Journalists as their own brand

A recent article by Nicco Mele and John Wihbey discussed how the idea of “big media” sites will change over time and eventually change for, presumably, the better for the future of the journalism industry. 

One aspect of the Mele and Wihbey article that I found most interesting is the idea of turning a traditional news site into many individual blogs. In a way this is like unbundling the very core of a news site, but instead of unbundling content you unbundle the actual writers. The idea is for the news organization to aid their writers with the tools and technology they need, but at the same time they will cut them loose to manage and report on their own blog, essentially creating their own brand that caters to their specific readership or fanbase.

I think an interesting approach would be for these writers to post videos created on their own personal YouTube account to their blog, answering and interacting with their audience. This kind of reporting would allow people to see a more personable side of the writers they follow. It would also help build a loyal and devoted consumer base that would probably be more likely to donate, subscribe, or contribute to whatever source of advertising model the blogs run off of.

Of course this comes with the dangerous territory of not having a traditional editorial team policing each and every story that goes online. However, as mentioned in the article, the Internet tends to do most of the fact checking online these days, and any errors would surely be swiftly corrected and updated by any ethical journalist. As journalism moves towards a future dominated by social media, individual blog websites paint a much clearer picture of who a writer is and helps us understand the importance of their writing when given the ability to be fully immersed in their work on one single website.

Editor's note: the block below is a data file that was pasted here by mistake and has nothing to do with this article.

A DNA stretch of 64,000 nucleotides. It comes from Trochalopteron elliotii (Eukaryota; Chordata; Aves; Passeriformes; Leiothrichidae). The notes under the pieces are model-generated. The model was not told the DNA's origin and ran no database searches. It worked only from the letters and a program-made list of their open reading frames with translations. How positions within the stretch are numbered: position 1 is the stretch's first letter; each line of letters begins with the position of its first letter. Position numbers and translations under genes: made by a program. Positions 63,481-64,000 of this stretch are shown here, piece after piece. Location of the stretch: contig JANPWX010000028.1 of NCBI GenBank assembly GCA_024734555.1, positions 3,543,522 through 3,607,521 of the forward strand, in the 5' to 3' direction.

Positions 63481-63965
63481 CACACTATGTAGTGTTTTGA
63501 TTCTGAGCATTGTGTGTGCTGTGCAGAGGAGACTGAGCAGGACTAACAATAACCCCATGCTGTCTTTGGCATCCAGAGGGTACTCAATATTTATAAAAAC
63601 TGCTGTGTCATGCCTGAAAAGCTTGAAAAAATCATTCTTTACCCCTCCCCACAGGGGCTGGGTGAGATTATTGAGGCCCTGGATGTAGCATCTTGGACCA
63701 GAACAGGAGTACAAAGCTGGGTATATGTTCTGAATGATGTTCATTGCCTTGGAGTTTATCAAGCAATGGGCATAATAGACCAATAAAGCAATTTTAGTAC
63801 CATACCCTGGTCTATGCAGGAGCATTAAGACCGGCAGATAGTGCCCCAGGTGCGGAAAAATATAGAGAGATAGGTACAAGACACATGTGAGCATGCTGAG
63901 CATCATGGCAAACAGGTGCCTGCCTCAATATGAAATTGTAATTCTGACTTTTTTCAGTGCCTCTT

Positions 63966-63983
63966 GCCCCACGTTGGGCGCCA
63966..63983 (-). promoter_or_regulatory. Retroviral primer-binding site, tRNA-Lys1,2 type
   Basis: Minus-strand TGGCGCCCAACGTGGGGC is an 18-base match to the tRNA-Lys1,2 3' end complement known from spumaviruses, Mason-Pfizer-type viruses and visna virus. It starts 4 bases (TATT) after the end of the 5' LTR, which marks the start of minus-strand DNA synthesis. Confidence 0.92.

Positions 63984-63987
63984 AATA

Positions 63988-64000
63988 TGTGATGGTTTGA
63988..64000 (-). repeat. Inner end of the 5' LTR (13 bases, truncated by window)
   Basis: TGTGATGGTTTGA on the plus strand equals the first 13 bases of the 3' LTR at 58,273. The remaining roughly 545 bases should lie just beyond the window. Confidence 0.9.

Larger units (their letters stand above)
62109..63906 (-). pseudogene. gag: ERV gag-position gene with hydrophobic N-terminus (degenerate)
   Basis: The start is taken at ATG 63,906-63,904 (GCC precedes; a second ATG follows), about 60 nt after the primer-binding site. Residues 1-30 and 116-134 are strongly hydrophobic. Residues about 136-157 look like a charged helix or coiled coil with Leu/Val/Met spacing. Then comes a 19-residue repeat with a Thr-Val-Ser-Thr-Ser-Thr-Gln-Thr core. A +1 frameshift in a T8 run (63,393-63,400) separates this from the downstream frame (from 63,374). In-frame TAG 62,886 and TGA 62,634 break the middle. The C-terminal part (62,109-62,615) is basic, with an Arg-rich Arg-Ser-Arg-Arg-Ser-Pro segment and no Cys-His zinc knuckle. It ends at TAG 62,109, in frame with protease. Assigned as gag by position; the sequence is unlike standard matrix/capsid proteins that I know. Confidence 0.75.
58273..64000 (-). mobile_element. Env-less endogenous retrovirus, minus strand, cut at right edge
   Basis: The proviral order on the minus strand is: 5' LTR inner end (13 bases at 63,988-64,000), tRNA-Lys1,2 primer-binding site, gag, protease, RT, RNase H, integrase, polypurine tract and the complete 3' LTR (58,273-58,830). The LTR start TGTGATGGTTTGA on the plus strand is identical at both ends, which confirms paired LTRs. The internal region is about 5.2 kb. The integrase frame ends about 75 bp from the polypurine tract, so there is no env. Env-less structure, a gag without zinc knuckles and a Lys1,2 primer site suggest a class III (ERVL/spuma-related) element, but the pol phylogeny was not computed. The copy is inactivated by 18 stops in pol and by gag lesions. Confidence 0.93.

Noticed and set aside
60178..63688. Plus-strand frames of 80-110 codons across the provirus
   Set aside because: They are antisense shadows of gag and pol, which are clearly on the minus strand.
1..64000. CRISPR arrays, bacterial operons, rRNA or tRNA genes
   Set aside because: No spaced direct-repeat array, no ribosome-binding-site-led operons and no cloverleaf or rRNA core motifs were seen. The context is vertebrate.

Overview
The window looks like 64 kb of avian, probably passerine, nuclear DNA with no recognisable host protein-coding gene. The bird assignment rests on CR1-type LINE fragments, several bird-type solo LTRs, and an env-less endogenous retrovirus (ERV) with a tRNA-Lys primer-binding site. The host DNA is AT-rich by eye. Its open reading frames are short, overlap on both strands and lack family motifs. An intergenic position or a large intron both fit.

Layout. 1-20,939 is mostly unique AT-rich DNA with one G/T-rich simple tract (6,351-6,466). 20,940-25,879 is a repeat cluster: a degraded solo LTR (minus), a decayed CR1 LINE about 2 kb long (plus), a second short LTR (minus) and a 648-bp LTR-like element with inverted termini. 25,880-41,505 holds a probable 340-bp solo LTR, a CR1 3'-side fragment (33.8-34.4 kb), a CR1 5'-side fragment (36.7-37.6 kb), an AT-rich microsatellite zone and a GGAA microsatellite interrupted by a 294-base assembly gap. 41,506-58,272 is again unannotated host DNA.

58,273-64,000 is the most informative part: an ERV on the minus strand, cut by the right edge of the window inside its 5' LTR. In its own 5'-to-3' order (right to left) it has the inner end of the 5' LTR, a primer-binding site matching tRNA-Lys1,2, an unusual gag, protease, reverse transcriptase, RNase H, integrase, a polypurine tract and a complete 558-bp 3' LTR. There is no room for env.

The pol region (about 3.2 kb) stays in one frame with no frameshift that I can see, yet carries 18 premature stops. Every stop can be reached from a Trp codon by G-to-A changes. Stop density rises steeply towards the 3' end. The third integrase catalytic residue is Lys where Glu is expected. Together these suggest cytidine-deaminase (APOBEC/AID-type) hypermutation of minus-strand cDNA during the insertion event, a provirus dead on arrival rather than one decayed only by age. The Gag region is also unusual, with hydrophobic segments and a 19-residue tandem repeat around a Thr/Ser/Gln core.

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Journalism without the fluff?

I recently read an article from Jeff Jarvis regarding the way newspapers covered Hurricane Sandy in 2012, and it raised a point that I felt was worth talking about. He argued in his article that the success of writing as a journalist should be judged based on what he claims to be the public’s understanding of the important material, without all the fluff. I disagree with this thought.